Oracle has committed to deliver the delayed Java Enterprise Edition 8 “within a year.”
Bill Shannon, architect at Oracle, sketched out the goal in an email to Java community members sent on August 22 and seen by The Reg.
The current date for Java EE 8 is “first half of 2017” - pushed back this year from JavaOne 2016, which takes place next week.
One community source speaking to The Reg said he believed Shannon’s comment to be an educated guess for a release at the end of 2017.
Oracle PR did not return request for comment.
Contacted by The Reg, Shannon promised Oracle would announce its plans at next week’s JavaOne conference.
Oracle’s new date will be determined by the results of a survey taken of the Java community on what they’d like to see in Java EE 8.
The firm expects to have the survey ready at the conference in San Francisco, California, where it will also take feedback from attendees.
The idea is to establish a list of features most wanted and that can be delivered.
Following that, Oracle wants to “move quickly” onto planning for Java EE 9 and “larger” improvements in the EE programming model.
Shannon wrote in his August email:
After considering the results of our survey and other feedback, we'll adjust the plans for Java EE 8, with a goal of delivering Java EE 8 within a year. Much of the initially planned work is nearly complete or well on its way, but new work will need to be done more quickly than usual. Obviously all desired work will not be able to be done in Java EE 8 and some planned work may no longer be important.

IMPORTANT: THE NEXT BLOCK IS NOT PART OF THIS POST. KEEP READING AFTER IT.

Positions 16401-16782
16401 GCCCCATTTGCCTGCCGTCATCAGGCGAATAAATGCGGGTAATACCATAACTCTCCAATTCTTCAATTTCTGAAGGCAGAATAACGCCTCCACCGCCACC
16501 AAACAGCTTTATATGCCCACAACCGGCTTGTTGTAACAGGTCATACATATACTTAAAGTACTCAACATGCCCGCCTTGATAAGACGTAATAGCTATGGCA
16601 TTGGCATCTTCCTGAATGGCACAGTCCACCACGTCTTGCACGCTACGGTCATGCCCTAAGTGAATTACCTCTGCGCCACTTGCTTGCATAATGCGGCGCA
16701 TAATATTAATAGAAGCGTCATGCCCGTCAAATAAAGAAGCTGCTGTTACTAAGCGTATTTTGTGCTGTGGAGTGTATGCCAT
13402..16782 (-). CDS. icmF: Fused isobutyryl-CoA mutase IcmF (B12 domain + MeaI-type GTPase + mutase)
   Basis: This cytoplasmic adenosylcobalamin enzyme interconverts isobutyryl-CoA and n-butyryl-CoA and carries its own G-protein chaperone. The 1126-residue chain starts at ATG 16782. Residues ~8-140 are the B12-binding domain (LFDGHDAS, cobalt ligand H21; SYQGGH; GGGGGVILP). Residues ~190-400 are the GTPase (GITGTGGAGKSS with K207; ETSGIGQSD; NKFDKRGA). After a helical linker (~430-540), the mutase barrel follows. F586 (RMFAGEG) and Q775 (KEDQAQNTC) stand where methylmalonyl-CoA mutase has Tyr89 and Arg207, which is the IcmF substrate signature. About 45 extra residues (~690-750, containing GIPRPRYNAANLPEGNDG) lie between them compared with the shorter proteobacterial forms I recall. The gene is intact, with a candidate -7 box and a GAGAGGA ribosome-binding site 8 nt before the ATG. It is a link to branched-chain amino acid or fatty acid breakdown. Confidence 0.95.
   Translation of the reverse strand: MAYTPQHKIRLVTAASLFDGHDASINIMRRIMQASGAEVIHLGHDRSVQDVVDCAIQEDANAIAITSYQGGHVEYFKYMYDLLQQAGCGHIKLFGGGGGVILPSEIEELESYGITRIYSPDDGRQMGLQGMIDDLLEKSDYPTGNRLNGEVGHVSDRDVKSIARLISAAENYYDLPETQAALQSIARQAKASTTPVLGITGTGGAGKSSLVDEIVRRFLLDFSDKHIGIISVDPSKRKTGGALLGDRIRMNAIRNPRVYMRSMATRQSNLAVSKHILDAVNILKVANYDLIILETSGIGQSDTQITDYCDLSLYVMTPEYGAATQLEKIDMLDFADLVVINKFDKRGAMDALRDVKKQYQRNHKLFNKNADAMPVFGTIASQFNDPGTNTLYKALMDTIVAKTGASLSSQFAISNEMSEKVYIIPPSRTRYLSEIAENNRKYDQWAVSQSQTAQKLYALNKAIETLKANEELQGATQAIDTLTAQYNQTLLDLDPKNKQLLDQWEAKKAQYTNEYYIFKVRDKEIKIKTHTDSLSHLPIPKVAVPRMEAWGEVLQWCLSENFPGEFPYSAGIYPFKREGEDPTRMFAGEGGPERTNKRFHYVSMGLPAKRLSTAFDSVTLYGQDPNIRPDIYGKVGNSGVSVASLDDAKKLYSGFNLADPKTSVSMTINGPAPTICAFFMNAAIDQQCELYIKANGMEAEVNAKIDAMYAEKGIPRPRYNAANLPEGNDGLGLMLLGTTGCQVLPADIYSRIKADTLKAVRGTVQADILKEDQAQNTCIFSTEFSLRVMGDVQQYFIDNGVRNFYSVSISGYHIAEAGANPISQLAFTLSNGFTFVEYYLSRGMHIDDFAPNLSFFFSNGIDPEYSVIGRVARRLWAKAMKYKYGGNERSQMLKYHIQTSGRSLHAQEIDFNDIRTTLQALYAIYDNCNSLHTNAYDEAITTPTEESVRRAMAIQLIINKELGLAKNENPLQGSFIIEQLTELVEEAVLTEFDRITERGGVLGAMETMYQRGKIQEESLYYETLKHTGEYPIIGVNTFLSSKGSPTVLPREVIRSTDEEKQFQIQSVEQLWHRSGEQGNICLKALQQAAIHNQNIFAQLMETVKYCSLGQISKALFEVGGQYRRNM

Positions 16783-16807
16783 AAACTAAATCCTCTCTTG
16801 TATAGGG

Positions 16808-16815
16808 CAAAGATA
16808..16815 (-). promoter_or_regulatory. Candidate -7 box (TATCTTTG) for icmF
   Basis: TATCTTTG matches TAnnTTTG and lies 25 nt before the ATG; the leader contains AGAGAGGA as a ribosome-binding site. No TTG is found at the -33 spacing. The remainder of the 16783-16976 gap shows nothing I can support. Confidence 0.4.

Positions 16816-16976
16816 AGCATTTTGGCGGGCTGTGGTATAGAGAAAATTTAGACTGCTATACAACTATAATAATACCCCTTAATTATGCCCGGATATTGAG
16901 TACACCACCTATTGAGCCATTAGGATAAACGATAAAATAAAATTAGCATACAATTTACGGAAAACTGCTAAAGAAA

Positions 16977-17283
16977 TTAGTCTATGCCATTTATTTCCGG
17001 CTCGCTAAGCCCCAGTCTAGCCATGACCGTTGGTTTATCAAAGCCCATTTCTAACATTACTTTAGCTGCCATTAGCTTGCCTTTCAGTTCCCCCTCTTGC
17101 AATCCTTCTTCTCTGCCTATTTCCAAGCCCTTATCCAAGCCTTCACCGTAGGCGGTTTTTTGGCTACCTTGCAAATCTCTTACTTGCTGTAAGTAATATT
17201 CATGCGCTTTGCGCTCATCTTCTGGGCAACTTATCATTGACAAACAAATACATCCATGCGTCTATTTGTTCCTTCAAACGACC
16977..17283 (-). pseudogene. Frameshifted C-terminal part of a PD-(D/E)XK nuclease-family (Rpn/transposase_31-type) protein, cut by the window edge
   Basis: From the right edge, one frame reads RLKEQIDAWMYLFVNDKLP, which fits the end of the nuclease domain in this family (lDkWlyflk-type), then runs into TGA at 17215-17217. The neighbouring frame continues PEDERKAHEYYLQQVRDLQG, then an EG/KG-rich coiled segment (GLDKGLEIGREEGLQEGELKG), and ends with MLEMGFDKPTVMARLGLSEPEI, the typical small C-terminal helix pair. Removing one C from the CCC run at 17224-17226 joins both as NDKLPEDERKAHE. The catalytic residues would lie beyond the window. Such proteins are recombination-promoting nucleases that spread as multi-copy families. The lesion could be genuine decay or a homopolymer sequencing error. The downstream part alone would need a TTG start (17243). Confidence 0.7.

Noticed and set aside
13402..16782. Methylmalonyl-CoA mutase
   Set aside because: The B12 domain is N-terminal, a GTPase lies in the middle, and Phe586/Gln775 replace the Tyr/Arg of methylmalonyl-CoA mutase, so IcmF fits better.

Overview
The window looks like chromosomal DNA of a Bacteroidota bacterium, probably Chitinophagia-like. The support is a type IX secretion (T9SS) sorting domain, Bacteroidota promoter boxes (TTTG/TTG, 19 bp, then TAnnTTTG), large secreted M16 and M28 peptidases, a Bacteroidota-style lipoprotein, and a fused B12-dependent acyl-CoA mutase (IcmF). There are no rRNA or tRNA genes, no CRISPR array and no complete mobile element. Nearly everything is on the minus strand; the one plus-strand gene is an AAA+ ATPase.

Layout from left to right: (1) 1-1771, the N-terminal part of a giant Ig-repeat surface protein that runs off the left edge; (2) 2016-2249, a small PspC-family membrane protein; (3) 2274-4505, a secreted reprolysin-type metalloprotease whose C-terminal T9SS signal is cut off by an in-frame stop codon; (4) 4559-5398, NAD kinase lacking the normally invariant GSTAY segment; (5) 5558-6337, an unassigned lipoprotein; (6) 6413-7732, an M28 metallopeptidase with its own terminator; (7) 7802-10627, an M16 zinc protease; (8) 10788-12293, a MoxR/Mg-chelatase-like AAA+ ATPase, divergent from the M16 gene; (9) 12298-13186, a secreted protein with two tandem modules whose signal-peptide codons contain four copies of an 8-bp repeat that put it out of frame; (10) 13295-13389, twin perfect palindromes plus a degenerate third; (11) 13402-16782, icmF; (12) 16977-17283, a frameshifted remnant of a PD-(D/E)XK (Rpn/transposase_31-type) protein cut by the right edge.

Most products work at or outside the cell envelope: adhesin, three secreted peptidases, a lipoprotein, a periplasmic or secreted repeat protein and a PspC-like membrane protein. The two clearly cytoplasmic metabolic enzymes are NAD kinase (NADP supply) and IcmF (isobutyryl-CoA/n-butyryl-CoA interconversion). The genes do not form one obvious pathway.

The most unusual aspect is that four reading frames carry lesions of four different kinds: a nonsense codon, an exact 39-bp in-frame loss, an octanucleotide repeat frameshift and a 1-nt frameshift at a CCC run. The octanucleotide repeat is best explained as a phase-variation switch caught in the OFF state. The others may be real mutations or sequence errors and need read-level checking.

This short schedule for Java EE 8 will allow us to move quickly into planning for Java EE 9.
Shannon’s email ads a little more detail to comments made by Oracle vice president for Java EE and WebLogic Anil Gaur at an August 9 Java Community Process meeting.
Gaur said Oracle planned a new release date for Java EE 8 - but he didn’t have details on when that would be.
Oracle has taken flack this year over its commitment to Java EE 8, having gone quiet on email and community communications and with its number of code commits falling and evangelists and leaders leaving the firm.
Oracle’s engineers had told community members that they were “working on other projects internally” with no further explanation given.
That has been taken to mean that engineers had been re-assigned to work on building Oracle’s cloud, the company’s current top corporate priority.
Oracle was forced to issue a statement following the criticism confirming its commitment to Java, saying at the time that it in fact had “a very well defined proposal” for Java EE 8.
Community members now reckon Oracle has re-opened the lines of communication on Java EE 8, with more email comms starting to flow.
All eyes will now be on JavaOne. ®